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Thread: What are some good ways to cheer INFPs up?

  1. #51
    Junior Member Array saxman's Avatar
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    Jan 2009


    Also, INFPs often hold high expectations for themselves. Stress is not necessarily a bad thing, it is often a motivator. It is the mind not having an answer to a problem and struggling to find it. INFPs will often get focused on a problem and not feel resolved until they can figure it out. Once they figure that problem out, they will raise the bar on themselves, and the whole thing repeats. So "being down" can also be viewed as "having goals". Many times these goals are achieved, so I don't think it's an entirely fruitless exercise, and often others benefit as well.

    The opposite can happen as well. INFPs can get down because of the lack of goals.

  2. #52
    loopy Array Ulaes's Avatar
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    Jan 2009


    being funny.
    you can't laugh and be sad at the same time.

  3. #53
    Senior Member Array Scott N Denver's Avatar
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    Apr 2009


    Quote Originally Posted by OrangeAppled View Post
    Primarily to vent so as to cleanse your head & move on and to get much-needed emotional support. Showing confidence in an INFP helps them to forge ahead, because sometimes that's all that's really holding them back much of the time. They know what they need to do, but they need to feel they CAN do it themselves.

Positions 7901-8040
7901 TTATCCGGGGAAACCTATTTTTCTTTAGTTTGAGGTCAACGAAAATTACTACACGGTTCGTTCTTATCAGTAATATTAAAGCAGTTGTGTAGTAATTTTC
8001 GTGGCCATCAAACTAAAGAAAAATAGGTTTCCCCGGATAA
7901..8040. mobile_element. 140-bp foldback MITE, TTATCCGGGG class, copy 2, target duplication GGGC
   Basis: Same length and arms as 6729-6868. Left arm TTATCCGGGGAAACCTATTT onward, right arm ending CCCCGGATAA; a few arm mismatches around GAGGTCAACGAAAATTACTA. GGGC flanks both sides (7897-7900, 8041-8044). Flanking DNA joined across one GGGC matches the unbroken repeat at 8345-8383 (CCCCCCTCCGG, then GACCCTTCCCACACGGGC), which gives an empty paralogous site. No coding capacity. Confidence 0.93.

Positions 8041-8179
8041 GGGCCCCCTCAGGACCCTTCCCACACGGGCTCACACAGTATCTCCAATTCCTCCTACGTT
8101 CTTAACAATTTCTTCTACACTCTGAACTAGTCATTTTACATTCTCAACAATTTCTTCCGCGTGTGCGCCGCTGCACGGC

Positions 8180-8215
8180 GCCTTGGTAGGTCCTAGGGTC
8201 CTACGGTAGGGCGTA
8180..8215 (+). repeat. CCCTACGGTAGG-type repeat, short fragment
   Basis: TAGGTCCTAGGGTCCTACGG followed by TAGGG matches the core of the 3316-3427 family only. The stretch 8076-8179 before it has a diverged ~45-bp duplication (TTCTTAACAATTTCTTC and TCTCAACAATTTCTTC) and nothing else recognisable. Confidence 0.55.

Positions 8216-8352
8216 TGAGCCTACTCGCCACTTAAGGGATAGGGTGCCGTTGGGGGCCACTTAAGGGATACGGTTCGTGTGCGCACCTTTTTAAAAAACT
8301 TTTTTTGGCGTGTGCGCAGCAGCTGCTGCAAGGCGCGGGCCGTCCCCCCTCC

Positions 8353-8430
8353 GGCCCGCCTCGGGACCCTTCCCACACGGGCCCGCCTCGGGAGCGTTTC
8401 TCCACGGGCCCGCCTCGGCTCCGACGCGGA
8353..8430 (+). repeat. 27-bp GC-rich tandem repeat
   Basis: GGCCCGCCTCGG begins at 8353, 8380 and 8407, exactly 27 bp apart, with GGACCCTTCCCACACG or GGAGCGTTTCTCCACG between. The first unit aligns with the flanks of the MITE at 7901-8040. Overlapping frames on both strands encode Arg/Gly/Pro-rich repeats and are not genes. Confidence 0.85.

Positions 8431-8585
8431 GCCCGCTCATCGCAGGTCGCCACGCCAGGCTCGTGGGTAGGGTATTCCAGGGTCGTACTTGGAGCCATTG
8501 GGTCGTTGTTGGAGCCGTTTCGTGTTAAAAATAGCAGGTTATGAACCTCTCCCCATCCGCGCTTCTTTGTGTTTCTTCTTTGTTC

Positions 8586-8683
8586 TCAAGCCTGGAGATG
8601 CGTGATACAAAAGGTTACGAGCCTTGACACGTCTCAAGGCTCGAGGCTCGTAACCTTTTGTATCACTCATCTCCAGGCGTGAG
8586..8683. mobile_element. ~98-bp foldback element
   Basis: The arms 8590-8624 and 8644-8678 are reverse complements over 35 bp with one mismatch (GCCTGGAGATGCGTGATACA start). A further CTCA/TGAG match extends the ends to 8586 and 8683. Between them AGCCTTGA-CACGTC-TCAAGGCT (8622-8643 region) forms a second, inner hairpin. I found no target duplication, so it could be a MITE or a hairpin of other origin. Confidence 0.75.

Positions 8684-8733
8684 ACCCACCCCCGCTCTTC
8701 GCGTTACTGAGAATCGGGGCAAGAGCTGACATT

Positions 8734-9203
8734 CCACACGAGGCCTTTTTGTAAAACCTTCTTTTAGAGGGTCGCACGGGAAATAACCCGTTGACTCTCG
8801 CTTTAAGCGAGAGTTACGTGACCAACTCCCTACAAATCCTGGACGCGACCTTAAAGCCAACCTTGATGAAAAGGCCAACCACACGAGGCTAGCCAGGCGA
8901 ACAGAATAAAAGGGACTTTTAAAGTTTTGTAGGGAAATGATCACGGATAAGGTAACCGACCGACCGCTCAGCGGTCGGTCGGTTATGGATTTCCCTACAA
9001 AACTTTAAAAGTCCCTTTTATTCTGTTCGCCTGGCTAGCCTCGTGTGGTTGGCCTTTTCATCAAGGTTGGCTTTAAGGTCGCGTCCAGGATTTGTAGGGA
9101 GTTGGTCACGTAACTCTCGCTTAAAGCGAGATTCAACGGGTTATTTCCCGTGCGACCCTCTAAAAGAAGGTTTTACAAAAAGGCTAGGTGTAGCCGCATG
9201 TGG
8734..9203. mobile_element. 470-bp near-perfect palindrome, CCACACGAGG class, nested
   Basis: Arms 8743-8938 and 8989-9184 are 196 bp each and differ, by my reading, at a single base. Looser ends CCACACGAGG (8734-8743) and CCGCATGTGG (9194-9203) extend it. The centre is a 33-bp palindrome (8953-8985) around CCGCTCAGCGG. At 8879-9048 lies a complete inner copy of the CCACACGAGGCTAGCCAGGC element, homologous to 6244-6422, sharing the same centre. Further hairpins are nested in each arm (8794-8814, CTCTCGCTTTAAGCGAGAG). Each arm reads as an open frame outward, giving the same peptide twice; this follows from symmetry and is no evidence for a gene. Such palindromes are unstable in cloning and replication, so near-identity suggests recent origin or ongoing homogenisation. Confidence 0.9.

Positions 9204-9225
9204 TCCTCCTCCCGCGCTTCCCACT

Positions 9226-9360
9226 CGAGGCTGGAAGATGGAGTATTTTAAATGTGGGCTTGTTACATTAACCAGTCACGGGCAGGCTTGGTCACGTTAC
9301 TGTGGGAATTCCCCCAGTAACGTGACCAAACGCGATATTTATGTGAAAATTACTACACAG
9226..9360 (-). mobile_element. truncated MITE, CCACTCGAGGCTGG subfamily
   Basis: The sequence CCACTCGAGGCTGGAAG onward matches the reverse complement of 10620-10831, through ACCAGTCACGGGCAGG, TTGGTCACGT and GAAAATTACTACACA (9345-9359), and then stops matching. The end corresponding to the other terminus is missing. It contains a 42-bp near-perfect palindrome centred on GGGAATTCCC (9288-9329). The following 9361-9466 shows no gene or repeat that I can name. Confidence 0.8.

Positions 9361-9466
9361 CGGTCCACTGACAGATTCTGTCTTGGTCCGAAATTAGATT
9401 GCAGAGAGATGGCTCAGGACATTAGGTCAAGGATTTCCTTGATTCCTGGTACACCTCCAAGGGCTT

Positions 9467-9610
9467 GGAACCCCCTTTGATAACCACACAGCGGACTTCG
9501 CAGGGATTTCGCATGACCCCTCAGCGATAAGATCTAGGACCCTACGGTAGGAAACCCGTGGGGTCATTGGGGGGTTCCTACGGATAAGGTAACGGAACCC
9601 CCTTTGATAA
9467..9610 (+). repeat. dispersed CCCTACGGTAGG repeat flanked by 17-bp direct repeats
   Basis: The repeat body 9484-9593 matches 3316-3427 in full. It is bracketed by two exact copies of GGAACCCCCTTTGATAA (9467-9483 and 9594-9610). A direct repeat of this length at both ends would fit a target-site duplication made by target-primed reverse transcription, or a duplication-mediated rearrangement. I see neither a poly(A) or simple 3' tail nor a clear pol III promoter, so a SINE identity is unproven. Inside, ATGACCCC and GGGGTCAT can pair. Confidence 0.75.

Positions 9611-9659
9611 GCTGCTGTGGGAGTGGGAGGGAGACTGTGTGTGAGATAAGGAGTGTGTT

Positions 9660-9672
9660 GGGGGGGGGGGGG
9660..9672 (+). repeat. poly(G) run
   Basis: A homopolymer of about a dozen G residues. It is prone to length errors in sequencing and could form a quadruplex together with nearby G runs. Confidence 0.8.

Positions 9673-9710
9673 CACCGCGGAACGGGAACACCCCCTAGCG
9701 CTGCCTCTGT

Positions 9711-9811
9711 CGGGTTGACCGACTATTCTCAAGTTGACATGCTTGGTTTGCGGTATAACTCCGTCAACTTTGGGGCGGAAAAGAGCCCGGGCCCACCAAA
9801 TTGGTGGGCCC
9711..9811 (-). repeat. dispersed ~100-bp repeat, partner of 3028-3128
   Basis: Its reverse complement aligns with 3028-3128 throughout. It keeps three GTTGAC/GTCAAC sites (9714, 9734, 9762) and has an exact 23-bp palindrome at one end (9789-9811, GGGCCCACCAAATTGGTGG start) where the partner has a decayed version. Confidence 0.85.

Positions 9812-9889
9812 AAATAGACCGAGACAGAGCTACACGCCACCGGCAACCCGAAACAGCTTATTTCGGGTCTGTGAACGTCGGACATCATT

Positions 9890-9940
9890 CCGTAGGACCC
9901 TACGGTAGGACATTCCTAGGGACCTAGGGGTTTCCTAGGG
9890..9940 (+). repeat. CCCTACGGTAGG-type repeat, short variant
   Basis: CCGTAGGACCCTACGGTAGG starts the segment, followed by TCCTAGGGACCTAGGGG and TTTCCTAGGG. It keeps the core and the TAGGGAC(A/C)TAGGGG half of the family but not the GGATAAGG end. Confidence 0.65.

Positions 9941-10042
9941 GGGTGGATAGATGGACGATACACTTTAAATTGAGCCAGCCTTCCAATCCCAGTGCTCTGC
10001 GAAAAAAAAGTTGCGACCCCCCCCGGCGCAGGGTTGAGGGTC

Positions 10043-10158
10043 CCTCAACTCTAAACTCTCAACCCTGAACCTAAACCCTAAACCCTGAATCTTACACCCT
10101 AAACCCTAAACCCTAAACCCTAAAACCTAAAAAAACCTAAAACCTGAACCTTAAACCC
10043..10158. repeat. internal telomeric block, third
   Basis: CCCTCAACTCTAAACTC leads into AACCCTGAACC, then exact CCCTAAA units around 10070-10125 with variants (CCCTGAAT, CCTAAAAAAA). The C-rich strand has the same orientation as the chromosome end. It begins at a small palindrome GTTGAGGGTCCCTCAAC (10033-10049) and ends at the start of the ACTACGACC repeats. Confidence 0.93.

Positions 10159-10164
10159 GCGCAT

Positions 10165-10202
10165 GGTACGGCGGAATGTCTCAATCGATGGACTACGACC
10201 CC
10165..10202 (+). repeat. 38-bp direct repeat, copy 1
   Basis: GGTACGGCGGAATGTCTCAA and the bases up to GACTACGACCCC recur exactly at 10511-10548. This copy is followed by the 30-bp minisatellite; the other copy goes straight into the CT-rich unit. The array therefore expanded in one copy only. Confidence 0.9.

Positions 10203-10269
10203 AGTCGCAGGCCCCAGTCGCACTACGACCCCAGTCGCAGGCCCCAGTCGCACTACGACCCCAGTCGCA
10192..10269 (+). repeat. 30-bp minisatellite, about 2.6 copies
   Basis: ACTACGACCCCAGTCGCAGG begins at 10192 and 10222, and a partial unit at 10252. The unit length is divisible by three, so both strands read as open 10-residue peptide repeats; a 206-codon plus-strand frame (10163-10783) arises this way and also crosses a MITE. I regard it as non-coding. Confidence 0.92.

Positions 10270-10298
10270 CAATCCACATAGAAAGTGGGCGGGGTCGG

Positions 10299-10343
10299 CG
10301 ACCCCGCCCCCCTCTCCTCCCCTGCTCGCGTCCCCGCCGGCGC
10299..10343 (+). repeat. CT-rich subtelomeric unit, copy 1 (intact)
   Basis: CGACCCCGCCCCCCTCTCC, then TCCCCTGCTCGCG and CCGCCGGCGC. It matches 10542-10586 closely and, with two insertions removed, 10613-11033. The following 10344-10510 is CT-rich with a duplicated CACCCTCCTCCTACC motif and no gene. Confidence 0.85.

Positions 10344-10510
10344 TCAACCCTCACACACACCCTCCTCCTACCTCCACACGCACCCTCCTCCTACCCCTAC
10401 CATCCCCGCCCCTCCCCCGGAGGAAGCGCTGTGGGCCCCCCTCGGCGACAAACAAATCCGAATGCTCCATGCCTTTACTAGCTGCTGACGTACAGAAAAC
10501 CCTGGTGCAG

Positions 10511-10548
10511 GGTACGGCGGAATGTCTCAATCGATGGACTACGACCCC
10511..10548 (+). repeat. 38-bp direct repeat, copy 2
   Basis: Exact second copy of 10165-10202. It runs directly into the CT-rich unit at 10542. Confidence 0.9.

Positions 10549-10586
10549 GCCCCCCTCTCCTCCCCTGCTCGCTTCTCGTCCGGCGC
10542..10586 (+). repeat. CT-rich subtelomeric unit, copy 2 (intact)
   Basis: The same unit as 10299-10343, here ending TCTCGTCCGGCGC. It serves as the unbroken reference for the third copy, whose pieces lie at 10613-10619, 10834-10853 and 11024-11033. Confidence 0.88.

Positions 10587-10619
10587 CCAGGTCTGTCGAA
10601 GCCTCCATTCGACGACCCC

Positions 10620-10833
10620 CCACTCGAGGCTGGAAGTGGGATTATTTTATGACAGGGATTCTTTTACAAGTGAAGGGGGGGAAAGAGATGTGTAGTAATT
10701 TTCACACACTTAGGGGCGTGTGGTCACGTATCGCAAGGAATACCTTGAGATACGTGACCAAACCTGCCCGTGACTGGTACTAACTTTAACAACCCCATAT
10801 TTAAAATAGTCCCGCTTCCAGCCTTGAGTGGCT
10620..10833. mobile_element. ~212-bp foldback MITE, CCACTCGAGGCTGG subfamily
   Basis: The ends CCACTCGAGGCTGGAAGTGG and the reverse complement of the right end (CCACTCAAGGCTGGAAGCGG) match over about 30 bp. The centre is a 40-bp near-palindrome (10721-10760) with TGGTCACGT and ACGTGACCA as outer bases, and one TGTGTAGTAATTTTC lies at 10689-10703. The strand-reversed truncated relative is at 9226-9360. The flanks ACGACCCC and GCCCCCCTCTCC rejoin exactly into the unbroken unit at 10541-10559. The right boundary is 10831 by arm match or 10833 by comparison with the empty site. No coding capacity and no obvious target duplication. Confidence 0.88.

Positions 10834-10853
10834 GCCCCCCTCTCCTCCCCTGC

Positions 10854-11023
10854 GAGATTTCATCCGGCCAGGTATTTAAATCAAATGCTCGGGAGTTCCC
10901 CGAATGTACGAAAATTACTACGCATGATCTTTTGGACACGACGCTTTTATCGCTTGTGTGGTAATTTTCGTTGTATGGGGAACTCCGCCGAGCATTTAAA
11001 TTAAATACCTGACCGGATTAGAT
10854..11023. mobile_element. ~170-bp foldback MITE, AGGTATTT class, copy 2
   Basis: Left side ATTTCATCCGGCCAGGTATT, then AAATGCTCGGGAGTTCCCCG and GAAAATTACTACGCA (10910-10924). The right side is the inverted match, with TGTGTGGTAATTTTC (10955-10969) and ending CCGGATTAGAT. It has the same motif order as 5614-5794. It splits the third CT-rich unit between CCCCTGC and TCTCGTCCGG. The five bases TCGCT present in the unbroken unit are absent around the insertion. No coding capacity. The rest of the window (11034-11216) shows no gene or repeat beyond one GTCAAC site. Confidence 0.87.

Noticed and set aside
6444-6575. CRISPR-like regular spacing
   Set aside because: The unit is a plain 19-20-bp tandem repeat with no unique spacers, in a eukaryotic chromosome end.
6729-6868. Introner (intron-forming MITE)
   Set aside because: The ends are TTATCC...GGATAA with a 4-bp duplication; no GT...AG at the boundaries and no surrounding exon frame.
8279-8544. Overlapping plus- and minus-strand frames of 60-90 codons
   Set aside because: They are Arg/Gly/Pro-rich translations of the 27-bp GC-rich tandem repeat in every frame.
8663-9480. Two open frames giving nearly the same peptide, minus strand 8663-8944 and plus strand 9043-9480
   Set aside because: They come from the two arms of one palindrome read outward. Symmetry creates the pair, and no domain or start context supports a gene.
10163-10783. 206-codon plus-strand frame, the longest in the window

We also like to discuss to clarify our own thoughts (external questions help you sort things out), to get help in choosing between several conclusions we've come to, to get confirmation of a solution, or perhaps help to see why something is not a good solution.

    As Saxman pointed out, when you've heard the whole story and gotten all the clarification from the INFP to fully understand where their head is at, you'll likely see that the quick-fix solution has already been considered. It doesn't mean you cannot provide additional insight, but people are often too quick to chime in with the obvious and that's just condescending. We NEED the well thought-out insight to fill in the little gaps we've missed. It's the subtleties we're grasping for, because we see the big picture easily.

    For me, when I want advice, I usually ask for it directly, so it's easy for people to know if I am venting or want a solution.
    I think my recent teaching physics thread is an excellent example of this dynamic at play

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